How to stand out in the TEFL jobs market

How to stand out in the TEFL jobs market

Think of the TEFL world as something like a see-saw. 

Yes, as introductions go, this is a convoluted one, but stay with us. There are so many people making the (brilliant) choice to get into teaching English as a foreign language. That’s because it can be a route to the rest of the world and a chance to forge a path in a career that’s incredibly rewarding, as well as being an opportunity to start your own business, set your own hours or, in general, march to the beat of your own drum.

At the same time, there are so many TEFL job opportunities. If you want to teach English online, there are countless companies that will let you do this, or, if you’re so inclined, you can set up your own online teaching business and work entirely for yourself. If you want to teach in person, you’re in luck: schools, universities and businesses worldwide are constantly hiring. If you’ve got a TEFL certificate, you have a key to the rest of the world.

These things are in almost perfect balance with each other. Hence, the see-saw analogy. If all this is true, you might be thinking “How do I separate myself from the pack?”. It’s a good question, and you’re right to ask it.

So, let’s get to it. How do you stand out as a TEFL teacher in such a busy, fast-paced environment?

Getting qualified

If you’re reading this and don’t have a TEFL qualification, don’t despair. If you want the sort of TEFL education employers are also looking for, then 120 hours of learning from an accredited course provider is what you’re after. The best TEFL courses are self-paced, with round-the-clock tutor support, peer-to-peer communication and top-notch learning materials.

You’re guaranteed a look-in with a good-quality TEFL certificate. No ifs, ands or buts.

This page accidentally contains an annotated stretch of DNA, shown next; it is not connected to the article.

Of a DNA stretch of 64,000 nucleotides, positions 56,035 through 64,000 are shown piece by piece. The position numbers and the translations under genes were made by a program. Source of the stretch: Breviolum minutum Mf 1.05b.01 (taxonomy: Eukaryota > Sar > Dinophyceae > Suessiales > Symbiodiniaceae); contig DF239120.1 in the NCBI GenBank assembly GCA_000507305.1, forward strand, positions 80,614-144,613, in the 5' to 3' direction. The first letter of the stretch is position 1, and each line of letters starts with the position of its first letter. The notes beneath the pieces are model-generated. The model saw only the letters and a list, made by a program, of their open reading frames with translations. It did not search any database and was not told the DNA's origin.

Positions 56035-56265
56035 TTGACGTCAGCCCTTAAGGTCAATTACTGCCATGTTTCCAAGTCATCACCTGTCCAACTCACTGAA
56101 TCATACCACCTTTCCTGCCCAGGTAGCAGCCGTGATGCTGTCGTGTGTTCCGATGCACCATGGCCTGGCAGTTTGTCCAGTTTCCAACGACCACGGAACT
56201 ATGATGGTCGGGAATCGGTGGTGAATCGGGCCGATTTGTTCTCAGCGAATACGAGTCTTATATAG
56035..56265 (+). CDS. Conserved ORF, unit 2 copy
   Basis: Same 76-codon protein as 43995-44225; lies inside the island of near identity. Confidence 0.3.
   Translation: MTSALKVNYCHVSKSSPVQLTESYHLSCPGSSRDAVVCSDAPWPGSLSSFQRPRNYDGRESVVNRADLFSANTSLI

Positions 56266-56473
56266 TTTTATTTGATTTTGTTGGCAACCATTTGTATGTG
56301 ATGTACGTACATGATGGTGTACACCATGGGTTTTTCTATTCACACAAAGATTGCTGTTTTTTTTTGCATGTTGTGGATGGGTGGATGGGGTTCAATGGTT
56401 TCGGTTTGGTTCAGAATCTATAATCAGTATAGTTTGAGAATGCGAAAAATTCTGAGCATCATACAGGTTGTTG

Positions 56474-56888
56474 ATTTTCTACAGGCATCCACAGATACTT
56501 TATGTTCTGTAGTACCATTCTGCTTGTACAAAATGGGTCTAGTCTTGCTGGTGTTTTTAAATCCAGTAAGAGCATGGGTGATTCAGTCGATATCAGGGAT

To really stand out, though, it’s more than worth your while to look at Advanced TEFL courses . In terms of boosting your CV, especially as a new teacher, you can’t go wrong with adding another string of TEFL certification to your bow, whether that’s in Business English , Teaching Young Learners or specialising in Online Teaching .

Yes, it’s extra work, but consider an employer’s perspective: if you’re willing to put in extra to make your CV pop and show the effort to specialise, then you’re going to be a more attractive candidate. Employers want teachers who are adaptable, and having an extra speciality in your arsenal goes a long way.

Equally, these courses are great fun. Again, you’ll have access to tutor support and fantastic facilities, so you can confidently go into the world of TEFL with an edge over your competition.

A panel of three interviewers interviewing a candidate

Applying for jobs

Now that you’re (presumably) TEFL qualified, what can you do in the process of applying for jobs that’ll make you stand out?

The first and most important bit of advice: brush up that CV. Make sure everything on there is relevant to the job you’re applying for - if you worked at your dad’s mate’s pub for six months when you were 15, nobody really cares. Sorry.

Tailor your CV for each opportunity. Print out a copy of the job description, and if they repeat certain words and phrases, then use them in your CV. Detail matters. If there’s something in one of your last job roles that’s pertinent to the job you’re applying for, talk about it, even if it means getting rid of something else. 

When it comes to writing about your TEFL qualification - and this is crucial - highlight the modules that are appropriate for your job application. This is especially true if you’ve got an Advanced TEFL certificate: is the job with kindergarten or school-age kids? Mention your Young Learners certificate. Ditto Business English, Online Teaching or whatever it is you’ve completed.